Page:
“I was a big fan of seeing the insides of other people’s houses, especially people who were slightly famous like Melissa,” Frances, narrator of Sally…
Developer Rick Caruso’s ads have blanketed the Los Angeles airwaves the message that he is just the non-career politician that the city needs to solve the homelessness crisis and crime, but on Tuesday, he for the first time faced his rivals in the race.
He quickly became the focus of attacks at the USC Dornsife/Los Angeles Times/Fox 11 debate.
Councilman Joe Buscaino welcomed him to the debate, “finally.”
City Attorney Mike Feuer chided him for not doing much to build affordable housing and opposing rent control, and then for owning a $100 million yacht registered in the Cayman Islands.
City Councilman Kevin de Leon challenged his plan to build up the Los Angeles Police Department with additional officers as “malarkey.”
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Congresswoman Karen Bass, who is the frontrunner based on a recent poll, largely strayed from the potshots yet did take issue with Caruso’s attacks on career politicians.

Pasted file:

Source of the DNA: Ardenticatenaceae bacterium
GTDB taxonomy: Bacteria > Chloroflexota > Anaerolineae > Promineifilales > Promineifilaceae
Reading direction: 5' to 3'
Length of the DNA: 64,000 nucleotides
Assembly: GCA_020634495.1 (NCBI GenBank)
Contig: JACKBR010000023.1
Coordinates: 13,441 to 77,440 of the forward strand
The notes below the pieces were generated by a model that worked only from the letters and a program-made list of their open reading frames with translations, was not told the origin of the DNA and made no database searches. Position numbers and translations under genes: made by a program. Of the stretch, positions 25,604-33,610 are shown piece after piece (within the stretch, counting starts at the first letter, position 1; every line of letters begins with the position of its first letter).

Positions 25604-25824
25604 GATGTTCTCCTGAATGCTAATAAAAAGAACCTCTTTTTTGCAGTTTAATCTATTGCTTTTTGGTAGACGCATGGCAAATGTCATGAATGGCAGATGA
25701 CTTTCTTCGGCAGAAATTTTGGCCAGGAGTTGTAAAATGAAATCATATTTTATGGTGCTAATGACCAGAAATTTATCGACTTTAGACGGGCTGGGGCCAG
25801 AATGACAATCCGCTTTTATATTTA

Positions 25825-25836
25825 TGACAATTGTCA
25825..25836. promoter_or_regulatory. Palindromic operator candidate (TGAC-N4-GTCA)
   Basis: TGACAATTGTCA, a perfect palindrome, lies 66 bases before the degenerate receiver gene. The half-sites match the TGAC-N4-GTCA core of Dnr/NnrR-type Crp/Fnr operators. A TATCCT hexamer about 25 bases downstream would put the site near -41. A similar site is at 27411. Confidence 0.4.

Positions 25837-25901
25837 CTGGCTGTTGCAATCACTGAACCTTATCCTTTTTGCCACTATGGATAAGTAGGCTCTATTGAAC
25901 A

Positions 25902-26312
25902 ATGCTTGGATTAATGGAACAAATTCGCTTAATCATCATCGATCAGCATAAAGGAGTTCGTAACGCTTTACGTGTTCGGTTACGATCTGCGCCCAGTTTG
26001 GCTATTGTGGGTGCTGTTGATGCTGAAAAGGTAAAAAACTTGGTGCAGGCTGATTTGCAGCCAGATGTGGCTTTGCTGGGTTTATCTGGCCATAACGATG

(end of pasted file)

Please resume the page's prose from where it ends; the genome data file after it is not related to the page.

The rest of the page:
“I think it is important not to denigrate people who are in public service,” she said.
Caruso, who has seemingly unlimited personal funds to run in the race, was making his debate debut and, in contrast to other wealthy neophytes to elective politics, came prepared with a host of attacks of his own on some of his rivals. Responding to one of Buscaino’s criticisms, Caruso accused him of shady practices. That was based on a Los Angeles Times story on Buscaino’s spending of donor funds on trips for family members, albeit the practice is legal.
When Feuer pressed Caruso to release his tax returns, the developer responded, “that’s a great question. Good for you Mike. Good for you. I do have a nice boat. I do have a lot of nice things,” before saying that he would release his “everything I pay in taxes, including the taxes on that boat,” when all of the other candidates decide to do so too.
The current Los Angeles mayor, Eric Garcetti, did garner some praise from the candidates, for securing the 2028 Olympics and for climate initiatives, but that was obscured by the direct and implied criticism that, under his watch, the homelessness problem has spiraled out of control.
Bass said that Garcetti’s weakness “was not seeing the problem as the emergency it was. I believe we treated homelessness like a chronic disease and it metastasized.”
None of the candidates challenged the idea that the homelessness crisis is the top issue in the race, and it led the debate. And while each of the contenders’ strategies had their differences, they were all in general agreement that it was a state of emergency.
More to come.
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